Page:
An interview with George Hincapie, April 13, 2008
USA's George Hincapie was near the top step of the Paris-Roubaix podium three years ago, and has seen the race slip out of his hands in numerous other editions. However, as Gregor Brown of Cyclingnews discovered, the 34 year-old rider is ready to conquer Hell as part of his new Team High Road.
The most vivid memories fans have of the rider who resides in Greenville, South Carolina, are of him slipping into a muddy ditch in 2002 and of his steer snapping in 2006, but they are wise not to forget 2005. Three years ago, he nearly won the 'Hell of the North' when he made the winning move of four, only to be bettered in the sprint by his former team-mate, Tom Boonen.
Last year he was side-lined from his favourite event due to a wrist injury sustained in the Tour of California. However, the new year promises many changes for Hincapie, thanks to switching from Discovery Channel to High Road.
"We have a great team, guys that can work, guys that have won Paris-Roubaix before. I hope that I have good legs and that the team will work for me so that I can remain in the front and finally win," said a confident looking Hincapie in his new team gear.
"The team is great," he confirmed while readying to go on a training ride with his mates, the day before Sunday's 259.5-kilometre Paris-Roubaix. "The riders are fun to be with – strong riders, experienced riders. I am really enjoying my time with Team High Road."
Hincapie proved his form was on target in Three Days De Panne and then in the Ronde van Vlaanderen. In the latter, he rode aggressively and had the team support he needed, notably from Bernhard Eisel.
My confidence is "not really higher [after Ronde]. I had planned on being good this week. In Flanders, I did not have a super day but I rode good – I rode aggressively. I hope I have a super day tomorrow, and I can do that much better."
He downplayed his race in Belgium last Sunday even though he had suffered with the favourites in conditions that included snow and hail, eventually going on to finish fifth.
Since Sunday, he competed in the mid-week Classic, Gent-Wevelgem, while trying to remain "fresh."
"I have really just been riding easily," he said of the last week. "We did Wevelgem; I took the day off after Wevelgem [laughs - ed.] because I feel like I am in shape, and – more than anything – I want to make sure that I am fresh for tomorrow."
Hincapie pointed to the usual favourites for Paris-Roubaix, while keeping an eye on any unexpected riders. "Tom Boonen, Fabian Cancellara and Alessandro Ballan," he noted of the key men to watch. "However, there are always surprises at Roubaix, and I am sure I am leaving out a lot of names."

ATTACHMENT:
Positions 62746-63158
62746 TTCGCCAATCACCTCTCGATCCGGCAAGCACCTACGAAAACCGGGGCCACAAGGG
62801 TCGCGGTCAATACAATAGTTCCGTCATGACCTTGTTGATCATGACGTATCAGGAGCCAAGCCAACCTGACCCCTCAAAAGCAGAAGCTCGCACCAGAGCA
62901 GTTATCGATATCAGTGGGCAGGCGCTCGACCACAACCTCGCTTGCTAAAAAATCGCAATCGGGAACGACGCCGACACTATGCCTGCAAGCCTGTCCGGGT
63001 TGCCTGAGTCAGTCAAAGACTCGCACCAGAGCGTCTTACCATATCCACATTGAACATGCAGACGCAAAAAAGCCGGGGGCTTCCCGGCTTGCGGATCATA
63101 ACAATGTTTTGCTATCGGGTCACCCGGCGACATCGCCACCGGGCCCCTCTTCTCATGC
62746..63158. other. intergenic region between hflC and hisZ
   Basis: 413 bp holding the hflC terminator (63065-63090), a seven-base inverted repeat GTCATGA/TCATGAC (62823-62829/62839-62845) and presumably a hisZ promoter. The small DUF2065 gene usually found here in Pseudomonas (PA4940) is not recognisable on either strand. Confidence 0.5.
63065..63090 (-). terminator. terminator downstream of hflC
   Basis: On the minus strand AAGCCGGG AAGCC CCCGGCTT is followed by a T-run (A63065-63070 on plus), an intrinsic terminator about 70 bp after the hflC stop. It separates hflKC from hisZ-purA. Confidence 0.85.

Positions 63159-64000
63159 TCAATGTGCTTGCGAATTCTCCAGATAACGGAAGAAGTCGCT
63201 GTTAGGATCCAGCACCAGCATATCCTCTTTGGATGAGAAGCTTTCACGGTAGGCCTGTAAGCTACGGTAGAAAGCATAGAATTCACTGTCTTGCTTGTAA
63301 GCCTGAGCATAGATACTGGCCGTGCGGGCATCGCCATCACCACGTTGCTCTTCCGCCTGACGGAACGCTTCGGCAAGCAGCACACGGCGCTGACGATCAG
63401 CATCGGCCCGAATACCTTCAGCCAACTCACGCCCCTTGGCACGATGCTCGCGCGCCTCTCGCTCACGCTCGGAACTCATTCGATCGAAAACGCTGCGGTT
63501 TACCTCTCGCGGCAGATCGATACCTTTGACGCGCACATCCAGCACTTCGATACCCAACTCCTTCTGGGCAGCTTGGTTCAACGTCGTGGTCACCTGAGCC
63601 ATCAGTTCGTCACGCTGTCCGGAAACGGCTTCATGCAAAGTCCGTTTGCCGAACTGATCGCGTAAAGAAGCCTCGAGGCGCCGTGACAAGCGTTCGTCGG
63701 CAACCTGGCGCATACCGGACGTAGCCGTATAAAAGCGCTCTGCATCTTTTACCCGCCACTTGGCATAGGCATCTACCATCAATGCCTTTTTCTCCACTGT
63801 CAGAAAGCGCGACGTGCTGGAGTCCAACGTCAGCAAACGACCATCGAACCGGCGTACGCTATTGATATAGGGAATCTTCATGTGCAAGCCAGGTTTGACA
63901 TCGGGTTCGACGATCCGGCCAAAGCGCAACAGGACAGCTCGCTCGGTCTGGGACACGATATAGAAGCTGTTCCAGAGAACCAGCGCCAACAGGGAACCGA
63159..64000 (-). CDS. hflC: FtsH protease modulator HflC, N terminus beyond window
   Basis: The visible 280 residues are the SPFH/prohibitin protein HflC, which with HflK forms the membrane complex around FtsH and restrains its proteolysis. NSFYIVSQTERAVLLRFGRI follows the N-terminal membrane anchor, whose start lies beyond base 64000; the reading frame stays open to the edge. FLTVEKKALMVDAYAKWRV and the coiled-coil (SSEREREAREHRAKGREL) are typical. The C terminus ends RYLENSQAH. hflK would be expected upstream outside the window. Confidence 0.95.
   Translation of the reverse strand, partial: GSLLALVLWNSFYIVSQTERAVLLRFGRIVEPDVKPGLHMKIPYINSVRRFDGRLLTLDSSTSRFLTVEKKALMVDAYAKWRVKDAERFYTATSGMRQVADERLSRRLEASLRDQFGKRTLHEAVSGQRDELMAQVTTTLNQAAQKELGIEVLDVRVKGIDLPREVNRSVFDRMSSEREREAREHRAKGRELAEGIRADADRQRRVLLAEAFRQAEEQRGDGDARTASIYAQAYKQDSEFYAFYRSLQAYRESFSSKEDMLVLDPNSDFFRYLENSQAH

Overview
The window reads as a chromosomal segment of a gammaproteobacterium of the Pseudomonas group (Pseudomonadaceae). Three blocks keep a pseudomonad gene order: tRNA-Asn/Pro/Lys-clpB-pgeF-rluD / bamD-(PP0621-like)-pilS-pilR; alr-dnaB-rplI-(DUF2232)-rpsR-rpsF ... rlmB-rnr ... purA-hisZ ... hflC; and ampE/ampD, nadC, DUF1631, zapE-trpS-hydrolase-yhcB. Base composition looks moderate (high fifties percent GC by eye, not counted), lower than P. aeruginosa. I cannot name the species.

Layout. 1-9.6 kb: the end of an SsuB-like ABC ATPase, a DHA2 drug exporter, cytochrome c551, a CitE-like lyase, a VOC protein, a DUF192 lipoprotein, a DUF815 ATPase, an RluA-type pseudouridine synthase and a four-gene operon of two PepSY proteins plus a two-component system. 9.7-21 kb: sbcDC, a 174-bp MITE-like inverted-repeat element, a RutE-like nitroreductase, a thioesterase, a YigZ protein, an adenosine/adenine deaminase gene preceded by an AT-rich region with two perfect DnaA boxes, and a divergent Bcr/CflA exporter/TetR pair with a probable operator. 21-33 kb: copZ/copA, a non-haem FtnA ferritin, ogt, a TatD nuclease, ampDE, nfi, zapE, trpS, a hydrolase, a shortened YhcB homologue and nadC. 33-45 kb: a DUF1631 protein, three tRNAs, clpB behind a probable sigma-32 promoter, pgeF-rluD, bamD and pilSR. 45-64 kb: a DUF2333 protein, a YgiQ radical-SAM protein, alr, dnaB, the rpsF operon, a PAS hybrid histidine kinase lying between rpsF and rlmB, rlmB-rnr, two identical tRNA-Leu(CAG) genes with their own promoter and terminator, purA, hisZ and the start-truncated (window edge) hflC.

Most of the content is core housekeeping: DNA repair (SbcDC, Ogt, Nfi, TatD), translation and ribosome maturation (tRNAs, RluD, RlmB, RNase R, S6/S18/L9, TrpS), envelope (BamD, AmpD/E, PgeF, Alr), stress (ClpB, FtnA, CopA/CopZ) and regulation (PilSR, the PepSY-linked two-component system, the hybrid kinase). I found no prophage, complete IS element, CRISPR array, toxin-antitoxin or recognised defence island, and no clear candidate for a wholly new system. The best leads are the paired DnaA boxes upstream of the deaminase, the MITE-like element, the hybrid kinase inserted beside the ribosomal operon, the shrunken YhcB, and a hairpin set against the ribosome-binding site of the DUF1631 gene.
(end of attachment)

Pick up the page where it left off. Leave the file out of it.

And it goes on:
He did not mention himself as a top rider and agreed that the press often overlooks him too, even if it is for the better. "That is fine with me," he stated of the forgetful media.
"I am healthy, I am strong and those riders know who I am even if the press does not speak about me. They [the favourites - ed.] are not going to let me go. I don't mind not being talked about in the press, I just want to go well in the races."
The Trouée d'Arenberg is the traditional 'real' start of the race. The sector 18 (of 28 in total) comes this year with 95 kilometres left to race. "It depends on the weather," he said of Arenberg's significance. "If there is bad weather then the first cobblestone section becomes very important... It really just depends on the weather."
Just like the weather, Hincapie plans to be aggressive. "You will definitely see me attacking; I was attacking last week in Flanders and I plan to do the same on Sunday." Where? "I don't know yet [laughs - ed.]. We will see.
"I think it is very possible to win. I am always there, I know that I am as good as the guys who have won before; so I just need some luck and I need everything to go well on Sunday.
"Absolutely, I want to win it," continued Hincapie. "It is an amazing race with so much history; it is one of the most beautiful races on the calendar. ... It is as important as the Tour [de France]."
Paris-Roubaix's fame comes from its risks. Over the years the race has cruelly taken out many top favourites with a flat tire or a broken bike. Two years ago, Hincapie's chances were dashed when his steerer snapped with less than 60 kilometres to race.
"I don't think about it too much," he confirmed. "Yes, I was unlucky, but I try to think about the future and not what happened in the past. That was a terrible moment for me in my career, but there are a lot of other things that have happened to me that have been good, so I don't need to focus on that."
His focus won't be altered by the weather, which is likely to be rainy and cold. "I will do my best and not let the conditions bother me. If it is rainy you got to be way more focused and you have to have more luck, but I can still ride on the wet cobbles as good, or better, than anybody.